The Nuttall Encyclopedia
the capital of Ireland, at the mouth of the Liffey, which divides it in two, and is crossed by 12 bridges; the principal and finest street is Sackville Street, which is about 700 yards long and 40 wide; it has a famous university and two cathedrals, besides a castle, the residence of the Lord-Lieutenant; and a park, the Phoenix, one of the finest in Europe; manufactures porter, whisky, and poplin.
Military Dictionary and Gazetteer
The capital city of Ireland, on the Liffey, close to its entrance into Dublin Bay. It is alleged that this city has been in existence since the time of Ptolemy. In the earlier part of the 9th century, Dublin was taken by the Danes, who infested it for several centuries thereafter. In 1169 it was taken by storm by the English under Strongbow. From about this period the history of Dublin is that of Ireland.
Etymology and Origins
From Dubh-linn, “black pool.”
Surnames Frequency by Census Records
According to the U.S. Census Bureau, Dublin is ranked #14768 in terms of the most common surnames in America.
The Dublin surname appeared 2,011 times in the 2010 census and if you were to sample 100,000 people in the United States, approximately 1 would have the surname Dublin.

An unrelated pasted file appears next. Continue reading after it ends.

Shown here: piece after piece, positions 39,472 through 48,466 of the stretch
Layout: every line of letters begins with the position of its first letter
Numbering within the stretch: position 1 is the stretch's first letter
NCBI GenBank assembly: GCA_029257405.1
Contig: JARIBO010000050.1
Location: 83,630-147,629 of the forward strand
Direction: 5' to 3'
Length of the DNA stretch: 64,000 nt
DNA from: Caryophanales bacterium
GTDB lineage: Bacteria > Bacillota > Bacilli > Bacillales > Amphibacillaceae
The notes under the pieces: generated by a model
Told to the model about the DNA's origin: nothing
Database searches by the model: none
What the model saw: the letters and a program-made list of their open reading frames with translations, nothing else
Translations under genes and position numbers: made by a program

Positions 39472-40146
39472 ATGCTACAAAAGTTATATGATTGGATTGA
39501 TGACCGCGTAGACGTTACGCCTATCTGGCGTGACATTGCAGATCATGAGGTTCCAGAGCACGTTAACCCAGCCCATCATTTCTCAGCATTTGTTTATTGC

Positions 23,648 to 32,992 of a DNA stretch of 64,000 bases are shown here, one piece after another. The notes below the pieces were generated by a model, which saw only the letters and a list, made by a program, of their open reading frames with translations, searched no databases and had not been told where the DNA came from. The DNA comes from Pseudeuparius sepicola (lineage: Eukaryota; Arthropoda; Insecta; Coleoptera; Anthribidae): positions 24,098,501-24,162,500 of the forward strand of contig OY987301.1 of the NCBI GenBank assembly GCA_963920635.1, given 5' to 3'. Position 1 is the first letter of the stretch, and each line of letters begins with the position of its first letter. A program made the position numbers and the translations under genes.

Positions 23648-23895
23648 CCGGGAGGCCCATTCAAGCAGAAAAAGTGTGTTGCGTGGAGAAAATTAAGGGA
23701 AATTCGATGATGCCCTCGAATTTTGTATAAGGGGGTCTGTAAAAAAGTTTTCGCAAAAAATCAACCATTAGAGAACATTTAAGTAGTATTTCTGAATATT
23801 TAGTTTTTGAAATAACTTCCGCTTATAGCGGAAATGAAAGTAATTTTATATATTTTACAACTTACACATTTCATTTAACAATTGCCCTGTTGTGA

52.8% or 1,063 total occurrences were Black.
38.1% or 767 total occurrences were White.
3.3% or 67 total occurrences were Asian.
3.2% or 65 total occurrences were of Hispanic origin.
2% or 41 total occurrences were of two or more races.
0.4% or 8 total occurrences were American Indian or Alaskan Native.
British National Corpus
Spoken Corpus Frequency
Rank popularity for the word 'Dublin' in Spoken Corpus Frequency: #3989
The numerical value of Dublin in Chaldean Numerology is: 3
The numerical value of Dublin in Pythagorean Numerology is: 8
The only place you could buy a beer before 1970 was at Dublin’s Dog show which, for some reason, was regarded being outside the law, as you can imagine, Dublin got a huge number of new dog lovers that day.
I come from a place called Crumlin, in Dublin 12. It’s a place dear to my heart. It’s where I learned how to fight; it made me who I am today. It’s a place I’m still very much a part of every single day of my life. So, that’s where the name came from. It’s proper Irish whiskey and twelve is my hometown, growing up on the streets of Dublin 12, I learned the values of loyalty and hard work. I respect other Irish whiskeys, but I am coming in strong, with passion and with purpose. I am the founder of this company and I am going to give it my all.
When I came back to Dublin I was courtmartialed in my absence and sentenced to death in my absence, so I said they could shoot me in my absence.
There was no bigger album of 2014 -- in terms of surprise, generosity and controversy, bono, the Edge, Adam Clayton and Larry Mullen Jr. put their lives on the line: giving away 11 songs of guitar rapture and frank, emotional tales of how they became a band out of the rough streets and spiritual ferment of Seventies Dublin.
We are working to construct a common system which goes beyond the Dublin treaty, which is now obsolete in practice, making the mechanism less rigid and more collaborative.
Popularity rank by frequency of use
Translations for Dublin
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"Dublin." Definitions.net. STANDS4 LLC, 2023. Web. 8 Dec. 2023. <https://www.definitions.net/definition/Dublin>.